Changüí · The Sound of Guantánamo · New Box-Set

CHANGÜÍ – The Sound Of Guantánamo is the first comprehensive collection of changüí music, bringing a rarely documented living culture and its people out from the shadows. Previous singles shared from the collection are “Inspiración de los Pueblos” by Grupo Familia Vera, “Changüí en Yateras” by Grupo Estrella Campesina and “Cuidao con la Lengua” by the all-female Las Flores del Changüí.

Petaluma Records shares the fourth single from the upcoming CHANGÜÍ – The Sound of Guantánamo, a new 3 CD box set of on-site recordings of changüí music from Cuba’s Guantánamo region. “Hazlo Como Yo” is performed by Grupo Changüí de Guantánamo, the first formal changüí group which was founded in 1945 and continues to uphold the high energy, celebratory tradition of changüí. The box set will be released on July 30, and is the first comprehensive collection of its kind, capturing the traditional music style that has existed in the Guantánamo region for more than 150 years.

In Guantánamo, changüí means party. The very word changüí is derived from the Congolese word for party and it’s easy to hear why: the musical tradition is a joyful bundle of hooks, riffs and foot-stomping choruses played for the sole purpose of celebration, togetherness and inclusivity. Founded in 1945, Grupo Changüí de Guantánamo is the first official changüí group, becoming the standard bearers of traditional urban changüí. Grupo Changüí de Guantánamo is one of the only groups featured in the collection to have previously recorded music, and the only group to have played outside of Cuba. In 1989 the group was invited to the U.S. by the Smithsonian Institute and recorded for the Center for Folklife and Cultural Heritage. The band has changed shape throughout the decades, welcoming new members and younger generations, but remains the most well-known changüí group.

CHANGÜÍ – The Sound Of Guantánamo – Box-set cover

The recordings were collected by independent producer and music journalist Gianluca Tramontana, whose roots music expertise has been featured in numerous pieces for MOJO Magazine, Rolling Stone, NPR and BBC, and has been visiting Cuba since the 1990s. On one trip to Guantánamo in 2017, he observed that of the little documentation that exists of changüí, almost nothing had been recorded on location in the countryside or villages, capturing the authenticity of the music that is meant to be performed and enjoyed communally. Over the span of two years, Tramontana immersed himself in the largely overlooked 150-plus year-old culture of the rural, riff-based, mostly improvised music. He traveled around Guantánamo, a region of Cuba overshadowed by its geo-political issues, capturing the music of changüíseros from the mountainous areas of Yateras, where changüí is said to have been born, to Guantánamo City, where it drifted in from the mountains in the early 1900s. It has been stated many times that Cuban culture starts East and moves West, and Guantánamo Province is just about as far East as you can go. This area is the source of much of the Cuban music that has inspired the likes of Buena Vista Social Club, Celina González and Compay Segundo.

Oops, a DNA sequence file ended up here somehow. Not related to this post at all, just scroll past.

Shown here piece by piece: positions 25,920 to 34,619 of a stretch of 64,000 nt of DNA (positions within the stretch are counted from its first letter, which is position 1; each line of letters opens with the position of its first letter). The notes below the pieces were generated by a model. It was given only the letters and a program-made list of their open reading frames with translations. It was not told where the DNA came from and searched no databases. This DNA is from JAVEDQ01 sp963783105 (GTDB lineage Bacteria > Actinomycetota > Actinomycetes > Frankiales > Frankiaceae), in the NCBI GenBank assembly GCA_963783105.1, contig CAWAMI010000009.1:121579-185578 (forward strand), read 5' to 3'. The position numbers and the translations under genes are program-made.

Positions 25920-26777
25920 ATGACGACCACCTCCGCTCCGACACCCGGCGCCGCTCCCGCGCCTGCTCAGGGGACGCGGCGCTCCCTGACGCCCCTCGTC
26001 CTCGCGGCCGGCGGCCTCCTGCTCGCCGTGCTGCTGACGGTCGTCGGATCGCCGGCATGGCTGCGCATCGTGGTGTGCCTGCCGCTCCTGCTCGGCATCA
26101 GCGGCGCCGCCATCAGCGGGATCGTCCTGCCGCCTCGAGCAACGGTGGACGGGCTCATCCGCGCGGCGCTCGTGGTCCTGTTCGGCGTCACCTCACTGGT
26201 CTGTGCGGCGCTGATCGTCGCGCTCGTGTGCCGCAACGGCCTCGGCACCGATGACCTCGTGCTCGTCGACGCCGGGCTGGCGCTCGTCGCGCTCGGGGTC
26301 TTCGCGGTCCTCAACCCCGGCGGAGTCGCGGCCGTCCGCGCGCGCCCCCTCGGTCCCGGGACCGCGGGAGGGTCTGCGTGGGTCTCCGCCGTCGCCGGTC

Back in New York, Tramontana shared some of the recordings with four-time GRAMMY® Award-winning producer Steve Rosenthal. Rosenthal, known for his archival and restoration work of Alan Lomax, Woody Guthrie and Les Paul collections, immediately recognized that Tramontana’s digital recordings were special — that they managed to capture the energy and excitement of the festivities happening in areas of the country not often explored. “Gianluca spent months in the countryside getting to know the people of the Guantánamo province,” Rosenthal points out, “so the musicians were completely at ease. We’re listening to a real snapshot of a unique gathering which makes any listener feel like they’re actually there.”

With support from Petaluma Records, mix engineer Ed McEntee and three-time GRAMMY® Award-winning mastering engineer Michael Graves worked with Rosenthal and Tramontana to complete the production of this 50 track, 3 CD collection, curated from well over 200 recordings made in Guantánamo. GRAMMY® Award-winning graphic designer Barb Bersche created the physical design and layout for the packaging and the extensive booklet that accompanies the extraordinary box set, CHANGÜÍ – The Sound Of Guantánamo.

Source: Missing Piece Group

Danilo Navas
Danilo Navas
Founder, Editor, Webmaster: Latin Jazz Network, World Music Report, Toronto Music Report. A passionate and committed communicator with a sensibility for the arts based in Toronto, Canada.

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